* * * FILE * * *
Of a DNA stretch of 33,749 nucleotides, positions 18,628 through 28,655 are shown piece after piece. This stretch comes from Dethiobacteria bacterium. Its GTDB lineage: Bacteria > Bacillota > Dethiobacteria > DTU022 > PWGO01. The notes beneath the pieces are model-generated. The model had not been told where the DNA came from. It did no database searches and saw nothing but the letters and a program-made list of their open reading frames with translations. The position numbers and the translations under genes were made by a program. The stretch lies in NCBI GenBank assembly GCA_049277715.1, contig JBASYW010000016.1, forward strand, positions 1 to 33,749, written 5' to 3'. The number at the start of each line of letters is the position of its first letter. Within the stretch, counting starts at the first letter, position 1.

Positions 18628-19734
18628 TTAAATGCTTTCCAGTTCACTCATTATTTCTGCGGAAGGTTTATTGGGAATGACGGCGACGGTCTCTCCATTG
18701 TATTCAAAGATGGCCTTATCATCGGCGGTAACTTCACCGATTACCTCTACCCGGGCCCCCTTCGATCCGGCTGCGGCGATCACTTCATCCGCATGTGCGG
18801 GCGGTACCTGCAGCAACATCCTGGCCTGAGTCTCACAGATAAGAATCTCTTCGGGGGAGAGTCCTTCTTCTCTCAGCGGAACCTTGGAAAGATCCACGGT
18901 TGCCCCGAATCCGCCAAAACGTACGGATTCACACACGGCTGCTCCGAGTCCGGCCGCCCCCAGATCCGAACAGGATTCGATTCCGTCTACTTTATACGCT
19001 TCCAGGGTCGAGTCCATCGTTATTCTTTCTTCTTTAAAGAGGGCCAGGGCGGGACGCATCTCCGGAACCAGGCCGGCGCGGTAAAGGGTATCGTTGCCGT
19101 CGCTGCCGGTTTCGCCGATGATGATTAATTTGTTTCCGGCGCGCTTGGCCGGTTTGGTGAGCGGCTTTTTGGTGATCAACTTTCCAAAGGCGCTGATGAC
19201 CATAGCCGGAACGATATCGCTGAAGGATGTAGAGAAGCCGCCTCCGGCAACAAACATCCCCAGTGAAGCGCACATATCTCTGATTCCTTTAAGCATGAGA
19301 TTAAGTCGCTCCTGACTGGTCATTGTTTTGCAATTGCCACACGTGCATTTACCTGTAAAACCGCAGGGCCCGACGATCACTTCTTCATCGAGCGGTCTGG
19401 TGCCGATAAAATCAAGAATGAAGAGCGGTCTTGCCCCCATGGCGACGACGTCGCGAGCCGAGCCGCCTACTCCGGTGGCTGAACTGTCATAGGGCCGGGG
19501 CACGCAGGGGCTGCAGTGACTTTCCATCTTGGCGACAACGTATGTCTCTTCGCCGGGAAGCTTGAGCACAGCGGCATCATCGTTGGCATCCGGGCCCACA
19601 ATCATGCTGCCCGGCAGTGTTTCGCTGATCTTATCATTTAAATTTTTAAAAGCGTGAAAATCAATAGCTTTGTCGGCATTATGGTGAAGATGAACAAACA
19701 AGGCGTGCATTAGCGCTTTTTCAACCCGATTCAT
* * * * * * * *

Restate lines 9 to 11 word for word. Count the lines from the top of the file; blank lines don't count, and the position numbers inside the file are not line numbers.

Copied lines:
19201 CATAGCCGGAACGATATCGCTGAAGGATGTAGAGAAGCCGCCTCCGGCAACAAACATCCCCAGTGAAGCGCACATATCTCTGATTCCTTTAAGCATGAGA
19301 TTAAGTCGCTCCTGACTGGTCATTGTTTTGCAATTGCCACACGTGCATTTACCTGTAAAACCGCAGGGCCCGACGATCACTTCTTCATCGAGCGGTCTGG
19401 TGCCGATAAAATCAAGAATGAAGAGCGGTCTTGCCCCCATGGCGACGACGTCGCGAGCCGAGCCGCCTACTCCGGTGGCTGAACTGTCATAGGGCCGGGG